Human Lives Human Rights: Execution also known as the death penalty, is a state-sanctioned practice of killing a person as a punishment for a crime that has existed for a long time in different human societies.
Capital punishment or execution is carried out through various methods, like hanging, decapitation, crucifixion, electrocution, gas inhalation, Lethal injection and shooting.
Today, the phenomenon of execution is no longer considered to be a mere criminal punishment. Rather, the prevailing view is that it is a deliberate and systematic deprivation of a human right to life.
Executions are carried out collectively or individually. It can be a punishment in response to an individual crime with the execution of only one person, or it can be carried out in response to a group with the collective execution of individuals.
Capital punishment or execution is either carried out in a country to punish political opponents, or times of war against military forces or civilians of the countries involved in the war, which is the enemy at the time of war.
- Execution of European Jews by the Nazi regime in Germany during World War II.
- Execution of over 22,000 members of the Polish military by the former Soviet Army in the Katyn forests during World War II.
- Execution of Manchurian civilians by the Japanese army.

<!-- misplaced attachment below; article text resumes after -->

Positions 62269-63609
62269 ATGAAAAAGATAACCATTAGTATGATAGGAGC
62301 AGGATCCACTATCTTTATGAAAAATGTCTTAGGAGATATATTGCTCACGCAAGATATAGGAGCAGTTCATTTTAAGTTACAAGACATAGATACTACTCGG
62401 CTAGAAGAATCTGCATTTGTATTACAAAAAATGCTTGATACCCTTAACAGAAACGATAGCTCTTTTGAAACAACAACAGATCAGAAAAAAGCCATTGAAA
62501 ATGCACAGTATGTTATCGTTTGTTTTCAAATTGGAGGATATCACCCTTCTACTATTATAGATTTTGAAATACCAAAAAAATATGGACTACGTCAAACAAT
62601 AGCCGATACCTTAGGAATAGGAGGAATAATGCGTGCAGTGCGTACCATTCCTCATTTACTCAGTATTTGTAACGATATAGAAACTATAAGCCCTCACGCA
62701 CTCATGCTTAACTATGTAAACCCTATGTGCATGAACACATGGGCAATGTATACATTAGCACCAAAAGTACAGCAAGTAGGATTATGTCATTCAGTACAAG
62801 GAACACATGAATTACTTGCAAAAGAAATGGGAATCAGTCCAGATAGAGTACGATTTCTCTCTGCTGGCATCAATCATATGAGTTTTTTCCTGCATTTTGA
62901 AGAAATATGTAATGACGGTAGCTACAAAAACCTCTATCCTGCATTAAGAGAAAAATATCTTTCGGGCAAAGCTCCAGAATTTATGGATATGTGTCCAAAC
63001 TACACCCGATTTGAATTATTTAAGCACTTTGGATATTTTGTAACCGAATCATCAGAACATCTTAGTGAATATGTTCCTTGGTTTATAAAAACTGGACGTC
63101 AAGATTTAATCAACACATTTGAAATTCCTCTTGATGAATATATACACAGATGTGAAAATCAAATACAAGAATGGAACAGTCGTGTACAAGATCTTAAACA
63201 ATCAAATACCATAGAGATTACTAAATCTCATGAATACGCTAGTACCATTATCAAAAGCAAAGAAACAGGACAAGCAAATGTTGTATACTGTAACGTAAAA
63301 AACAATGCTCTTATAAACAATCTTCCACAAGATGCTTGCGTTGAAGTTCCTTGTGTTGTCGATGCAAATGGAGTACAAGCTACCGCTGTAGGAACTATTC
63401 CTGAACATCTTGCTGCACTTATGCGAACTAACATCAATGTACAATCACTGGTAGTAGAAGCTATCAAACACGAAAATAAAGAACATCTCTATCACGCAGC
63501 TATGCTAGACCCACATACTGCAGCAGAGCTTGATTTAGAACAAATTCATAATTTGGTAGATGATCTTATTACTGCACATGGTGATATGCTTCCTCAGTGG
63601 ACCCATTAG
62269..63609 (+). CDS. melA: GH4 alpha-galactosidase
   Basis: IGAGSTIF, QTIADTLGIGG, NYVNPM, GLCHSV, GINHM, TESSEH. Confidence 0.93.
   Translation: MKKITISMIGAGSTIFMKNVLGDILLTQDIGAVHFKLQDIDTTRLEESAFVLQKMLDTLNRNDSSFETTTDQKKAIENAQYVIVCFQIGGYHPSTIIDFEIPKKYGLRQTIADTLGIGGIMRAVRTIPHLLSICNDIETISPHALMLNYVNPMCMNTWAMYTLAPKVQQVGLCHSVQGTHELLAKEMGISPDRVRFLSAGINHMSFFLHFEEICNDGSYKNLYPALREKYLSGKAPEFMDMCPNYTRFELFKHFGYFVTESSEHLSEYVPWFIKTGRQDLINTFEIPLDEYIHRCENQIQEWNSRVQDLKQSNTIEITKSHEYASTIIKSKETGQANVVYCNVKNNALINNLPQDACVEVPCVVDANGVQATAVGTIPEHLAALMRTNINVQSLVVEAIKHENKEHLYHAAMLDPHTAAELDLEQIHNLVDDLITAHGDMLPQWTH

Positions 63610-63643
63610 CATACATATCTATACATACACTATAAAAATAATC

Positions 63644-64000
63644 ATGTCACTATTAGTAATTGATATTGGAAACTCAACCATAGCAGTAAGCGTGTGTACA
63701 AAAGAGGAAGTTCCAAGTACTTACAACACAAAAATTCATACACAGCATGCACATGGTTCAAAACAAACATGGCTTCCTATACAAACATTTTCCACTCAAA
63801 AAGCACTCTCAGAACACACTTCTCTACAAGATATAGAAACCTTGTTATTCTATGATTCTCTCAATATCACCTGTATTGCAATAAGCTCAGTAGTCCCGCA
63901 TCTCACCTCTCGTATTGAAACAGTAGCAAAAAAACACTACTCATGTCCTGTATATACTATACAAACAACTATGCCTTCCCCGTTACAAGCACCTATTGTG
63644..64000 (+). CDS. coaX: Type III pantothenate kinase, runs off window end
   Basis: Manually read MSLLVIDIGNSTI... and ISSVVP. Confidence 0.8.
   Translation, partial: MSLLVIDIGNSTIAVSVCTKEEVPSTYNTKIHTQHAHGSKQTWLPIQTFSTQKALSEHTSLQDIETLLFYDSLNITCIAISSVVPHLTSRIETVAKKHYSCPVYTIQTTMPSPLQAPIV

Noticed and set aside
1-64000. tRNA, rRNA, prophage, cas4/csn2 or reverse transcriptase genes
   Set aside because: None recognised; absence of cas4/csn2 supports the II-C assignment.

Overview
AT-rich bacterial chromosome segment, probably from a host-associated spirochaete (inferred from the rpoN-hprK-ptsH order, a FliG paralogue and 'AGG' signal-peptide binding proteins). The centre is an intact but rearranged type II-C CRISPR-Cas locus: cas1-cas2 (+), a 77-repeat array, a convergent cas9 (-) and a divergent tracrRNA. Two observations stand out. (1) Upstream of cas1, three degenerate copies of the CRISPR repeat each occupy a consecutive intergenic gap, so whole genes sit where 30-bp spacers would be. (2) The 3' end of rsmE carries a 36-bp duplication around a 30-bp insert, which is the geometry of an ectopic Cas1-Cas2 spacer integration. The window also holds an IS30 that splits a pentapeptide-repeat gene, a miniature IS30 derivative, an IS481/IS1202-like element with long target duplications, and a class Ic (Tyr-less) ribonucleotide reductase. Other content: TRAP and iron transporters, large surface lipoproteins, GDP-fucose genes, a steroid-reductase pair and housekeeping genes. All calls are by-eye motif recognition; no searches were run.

- Execution of political opponents of the Islamic Republic of Iran during the years after the victory of the Islamic Revolution from 1979 to 1988, especially the mass execution of about 5,000 imprisoned members of the Mujahedin Khalq Organization in the summer of 1988.
- The mass execution of Iraqi Shiites and Kurds by the Iraqi Ba’athist regime in 1991.
- Execution of all men and children over the age of 12 in the town of Srebrenica in Bosnia-Herzegovina by the former Yugoslav Army in May 1995.
In all these cases, the victims have been deprived of right to life in a completely purposeful and systematic manner, regardless of the fact that crimes such as crimes against humanity, genocide and war crimes have been committed.
In this regard, Article 3 of the Universal Declaration of Human Rights states: “Everyone has the right to life, liberty and security of person.”
In fact, the right to life is an inherent and attributive right that exists for every person from birth. This is not a grant or an acquired right that can be revoked. The right to life has also been mentioned by the United Nations Human Rights Committee as a superior right.
Indeed, the right to life is the first of a set of fundamental human rights that is consistent with all the general principles and norms of international human rights.
Therefore, from the modern perspective of human rights, the right to life is an absolute fundamental right and the basis of other rights and cannot be taken away. Therefore, it must be said that any punishment such as the death penalty, which is in clear conflict with the right to life, is incorrect and must be rejected.
On the other hand, despite the fact that many countries, such as the European Union, have abolished the death penalty, a number of countries are still implementing this phenomenon against human rights, which unfortunately also includes the names of some developed countries in this list.
The names of some of the above countries are as follows:
- The Islamic Republic of Iran
- The Kingdom of Saudi Arabia
- The Arab Republic of Iraq
- The People’s Republic of China
- Kingdom of Japan
- United States of America
- Russian Federation
- Islamic Republic of Pakistan
- Arab Republic of Egypt
- Hashemite Kingdom of Jordan
- Islamic Republic of Afghanistan
- Kingdom of the United Arab Emirates
- Kingdom of Bahrain
- Republic of India
- Kingdom of Malaysia
- Kingdom of Kuwait
- Kingdom of Oman